Column

America The Enduring

Gokarna We the People of the United States have endured a year of despair; but don’t despair, for we have endured. At the time of this writing, I don’t yet know who from our diverse and patriotic slate of willing servants have been elected to further our more perfect union. At the time of this reading, you—and I—likely will either have celebrated victory or suffered disappointment. But we will not despair, for together we are Americans.

Reims We are inspired to continue the great experiment that is America because of the sacrifices we have made to claim her. From the moment we wrestled our independence from those who would dictate our beliefs, practices, and way of life, we have acknowledged that great things are built from the ground up—by the people, for the people. Our confidence in this solid foundation allows us to look head-on at the mistakes we have made and the grief we have caused our fellow Americans—and learn. Even those we have aggrieved have maintained hope and continued working for freedom and equality in the shadows of great suffering. Chief Joseph declared, “I will fight no more forever” upon his surrender to General O.O. Howard in 1877, though his heart was broken, “sick and sad.” Yet he recognized dignity’s power and the duty to care for his people and tend to their wellbeing. Despite the fact that he was “tired of fighting,” he spent his life advocating for a future where “we shall be all alike—brothers of one father and mother, with one sky above us and one country around us and one government for all.”

From human beings who lived their lives enslaved, to people granted the nation’s greatest political and financial powers, Americans have worked to advance this “new nation, conceived in Liberty and dedicated to the proposition that all men are created equal.” Former slave, abolitionist, and great orator Frederick Douglass acknowledged to his white audience that “the blessings in which you, this day, rejoice, are not enjoyed in common” when he asked them on the anniversary of our nation’s founding in 1852, “What to the slave is the Fourth of July?” After rebuking his listeners—his “fellow citizens”—for rejoicing while he must mourn, he went on to remind those in Rochester, New York’s Corinthian Hall that “we have to do with the past only as we can make it useful to the present and to the future.”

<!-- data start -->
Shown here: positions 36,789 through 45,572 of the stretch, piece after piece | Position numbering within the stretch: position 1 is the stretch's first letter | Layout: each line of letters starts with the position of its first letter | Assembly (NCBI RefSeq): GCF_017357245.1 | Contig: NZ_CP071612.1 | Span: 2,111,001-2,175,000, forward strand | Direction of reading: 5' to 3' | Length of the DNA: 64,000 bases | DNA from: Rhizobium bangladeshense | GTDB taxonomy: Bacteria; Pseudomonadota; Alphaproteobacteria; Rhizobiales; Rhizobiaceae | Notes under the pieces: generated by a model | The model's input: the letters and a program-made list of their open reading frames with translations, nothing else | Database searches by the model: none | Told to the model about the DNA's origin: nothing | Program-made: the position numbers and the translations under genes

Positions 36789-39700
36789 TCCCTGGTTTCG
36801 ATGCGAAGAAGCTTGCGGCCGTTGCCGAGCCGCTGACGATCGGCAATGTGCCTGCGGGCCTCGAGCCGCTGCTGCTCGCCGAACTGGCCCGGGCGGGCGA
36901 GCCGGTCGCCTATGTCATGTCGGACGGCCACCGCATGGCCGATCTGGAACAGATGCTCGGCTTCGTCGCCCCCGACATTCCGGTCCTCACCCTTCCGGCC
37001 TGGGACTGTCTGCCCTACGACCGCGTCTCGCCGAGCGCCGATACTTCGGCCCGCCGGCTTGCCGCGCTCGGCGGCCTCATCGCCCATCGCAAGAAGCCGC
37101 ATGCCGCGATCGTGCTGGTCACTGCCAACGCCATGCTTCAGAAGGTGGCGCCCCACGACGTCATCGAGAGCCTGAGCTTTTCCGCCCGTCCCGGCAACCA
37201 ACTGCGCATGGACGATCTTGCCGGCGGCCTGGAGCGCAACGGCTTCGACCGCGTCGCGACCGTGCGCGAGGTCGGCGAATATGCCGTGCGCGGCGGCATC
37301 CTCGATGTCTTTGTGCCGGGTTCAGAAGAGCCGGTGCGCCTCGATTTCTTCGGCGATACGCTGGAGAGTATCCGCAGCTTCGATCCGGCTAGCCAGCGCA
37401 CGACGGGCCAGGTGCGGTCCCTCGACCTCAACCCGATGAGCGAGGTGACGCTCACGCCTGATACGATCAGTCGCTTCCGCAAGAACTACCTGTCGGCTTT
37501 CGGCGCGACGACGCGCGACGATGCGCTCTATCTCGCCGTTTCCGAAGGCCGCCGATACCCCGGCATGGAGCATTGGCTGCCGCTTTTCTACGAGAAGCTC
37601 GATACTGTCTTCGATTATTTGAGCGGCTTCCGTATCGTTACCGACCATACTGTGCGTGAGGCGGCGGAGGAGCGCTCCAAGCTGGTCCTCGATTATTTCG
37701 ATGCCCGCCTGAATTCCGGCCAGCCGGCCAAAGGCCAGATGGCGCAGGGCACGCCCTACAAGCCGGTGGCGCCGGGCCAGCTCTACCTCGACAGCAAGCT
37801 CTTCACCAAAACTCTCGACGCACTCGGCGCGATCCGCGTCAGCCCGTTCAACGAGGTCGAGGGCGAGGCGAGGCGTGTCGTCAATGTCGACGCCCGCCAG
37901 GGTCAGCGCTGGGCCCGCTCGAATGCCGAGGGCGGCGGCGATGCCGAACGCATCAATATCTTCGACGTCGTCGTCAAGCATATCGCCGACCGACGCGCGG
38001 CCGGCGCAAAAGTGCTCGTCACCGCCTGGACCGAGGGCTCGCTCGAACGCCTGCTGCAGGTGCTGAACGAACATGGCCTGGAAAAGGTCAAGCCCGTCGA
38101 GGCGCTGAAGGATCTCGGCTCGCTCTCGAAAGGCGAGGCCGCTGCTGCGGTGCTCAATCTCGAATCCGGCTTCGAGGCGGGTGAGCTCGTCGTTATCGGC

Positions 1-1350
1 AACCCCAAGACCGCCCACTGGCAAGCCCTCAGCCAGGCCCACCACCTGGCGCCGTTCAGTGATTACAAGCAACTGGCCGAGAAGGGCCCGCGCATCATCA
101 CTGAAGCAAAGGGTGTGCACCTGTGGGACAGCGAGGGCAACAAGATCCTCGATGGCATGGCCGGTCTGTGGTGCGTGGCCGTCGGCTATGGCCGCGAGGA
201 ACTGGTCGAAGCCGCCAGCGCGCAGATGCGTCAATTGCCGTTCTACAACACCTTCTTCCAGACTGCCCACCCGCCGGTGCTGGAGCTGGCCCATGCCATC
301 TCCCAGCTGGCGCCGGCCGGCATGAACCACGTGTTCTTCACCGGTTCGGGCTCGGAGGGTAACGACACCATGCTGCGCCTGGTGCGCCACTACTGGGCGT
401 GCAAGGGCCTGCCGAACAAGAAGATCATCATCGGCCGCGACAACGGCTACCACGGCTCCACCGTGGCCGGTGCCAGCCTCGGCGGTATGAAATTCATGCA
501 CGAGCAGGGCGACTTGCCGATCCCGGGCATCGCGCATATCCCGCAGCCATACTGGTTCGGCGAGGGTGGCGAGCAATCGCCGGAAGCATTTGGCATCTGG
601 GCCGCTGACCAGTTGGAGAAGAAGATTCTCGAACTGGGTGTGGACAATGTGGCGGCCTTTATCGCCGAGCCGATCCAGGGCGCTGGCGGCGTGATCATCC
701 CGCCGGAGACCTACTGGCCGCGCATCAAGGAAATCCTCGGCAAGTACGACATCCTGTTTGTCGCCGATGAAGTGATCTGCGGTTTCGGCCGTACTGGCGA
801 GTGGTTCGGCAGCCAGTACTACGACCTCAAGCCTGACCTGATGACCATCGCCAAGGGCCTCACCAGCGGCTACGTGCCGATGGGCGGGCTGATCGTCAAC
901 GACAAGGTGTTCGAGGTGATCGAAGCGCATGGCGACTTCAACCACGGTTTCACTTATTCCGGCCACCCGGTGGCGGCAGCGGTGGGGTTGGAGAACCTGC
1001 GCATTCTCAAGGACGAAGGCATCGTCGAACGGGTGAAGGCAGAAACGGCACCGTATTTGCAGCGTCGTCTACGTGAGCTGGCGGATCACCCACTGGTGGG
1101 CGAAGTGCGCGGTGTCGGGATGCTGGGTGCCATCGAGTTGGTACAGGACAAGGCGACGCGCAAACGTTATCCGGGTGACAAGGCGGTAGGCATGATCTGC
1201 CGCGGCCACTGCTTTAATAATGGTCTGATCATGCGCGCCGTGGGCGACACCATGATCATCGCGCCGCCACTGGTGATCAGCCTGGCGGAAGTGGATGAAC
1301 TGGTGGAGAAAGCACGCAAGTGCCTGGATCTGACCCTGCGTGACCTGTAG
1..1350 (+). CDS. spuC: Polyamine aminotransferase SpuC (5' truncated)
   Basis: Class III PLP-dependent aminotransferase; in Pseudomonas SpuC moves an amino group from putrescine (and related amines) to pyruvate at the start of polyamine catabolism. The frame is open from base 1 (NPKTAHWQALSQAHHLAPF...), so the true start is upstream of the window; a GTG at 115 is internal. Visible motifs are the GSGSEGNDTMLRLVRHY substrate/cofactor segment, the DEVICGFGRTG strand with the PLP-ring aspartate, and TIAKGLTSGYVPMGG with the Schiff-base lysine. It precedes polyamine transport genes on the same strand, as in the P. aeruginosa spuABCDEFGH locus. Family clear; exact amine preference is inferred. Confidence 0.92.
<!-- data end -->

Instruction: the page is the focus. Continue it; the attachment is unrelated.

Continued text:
The future Douglass envisioned was not something that would passively happen but would be fought for with immense struggle and sacrifice. In 1939 South Carolina educator, activist, and daughter of former slaves Mary McLeod Bethune told fellow Americans on NBC’s “America’s Town Meeting of the Air,” “Democracy is for me, and for 12 million black Americans, a goal towards which our nation is marching.” To her, the fight for democracy would be “fearless, free, united, morally re-armed.” To her, and to you and me, her faith in democracy involved a vision of “mutual respect and understanding.” To her, America was both a “dream and an ideal.” Bethune’s work to extend America’s ideals to all citizens earned her appointment as Director of the Office of Minority Affairs in the National Youth Administration by President Franklin D. Roosevelt in 1935. Just six years later, and only two years following her famous speech on democracy, FDR addressed Congress to declare war on Japan following the attack on Pearl Harbor. Though he was referring to the literal victory of war, when FDR claimed “the American people in their righteous might will win through to absolute victory,” he also was uniting Americans in their defense of freedom and democracy. He knew, as we all know, that as long as our country maintains “confidence in our armed forces, with the unbounding determination of our people, we will gain the inevitable triumph.”

President Roosevelt’s “Day of Infamy” speech would later be compared to the words of President George W. Bush when he spoke to the nation following the 9/11 attacks. On September 20, 2001, President Bush issued healing balm to grieving Americans by reminding us that the strength of our nation lay in our freedoms, unity, and resolve. America is a beacon to the world, and the fight against terrorism is a global fight. “This is civilization’s fight. This is the fight of all who believe in progress and pluralism, tolerance and freedom.” These are values of which America leads by example, and “in a fight for our principles, our first responsibility is to live by them. No one should be singled out for unfair treatment or unkind words because of their ethnic background or religious faith.”

I’m no historian, but I am an American. The words from the above fellow Americans who have experienced our nation in all of its horror and beauty are the reason we stand in line for hours to make a deeply personal decision we think will best serve us and our neighbors. They’re the reason we don voting stickers as though we’ve won a great prize—because we have. So let us not despair over disease, unrest, or disappointment. Let us instead work towards healing our bodies, souls, and communities, lifting up the weary and the sick, listening to the affronted, and allowing ourselves to be guided by wisdom. Let us forever be reminded that our neighbors are indeed ourselves, and that together we are America. While our enemies may resent our freedoms, let us remember that our greatest strength is that even in harsh disagreement, we somehow remain united. Our nation’s work is always unfinished, and may we never rest from establishing justice, ensuring tranquility, and securing the blessings of liberty.

By Tara Bailey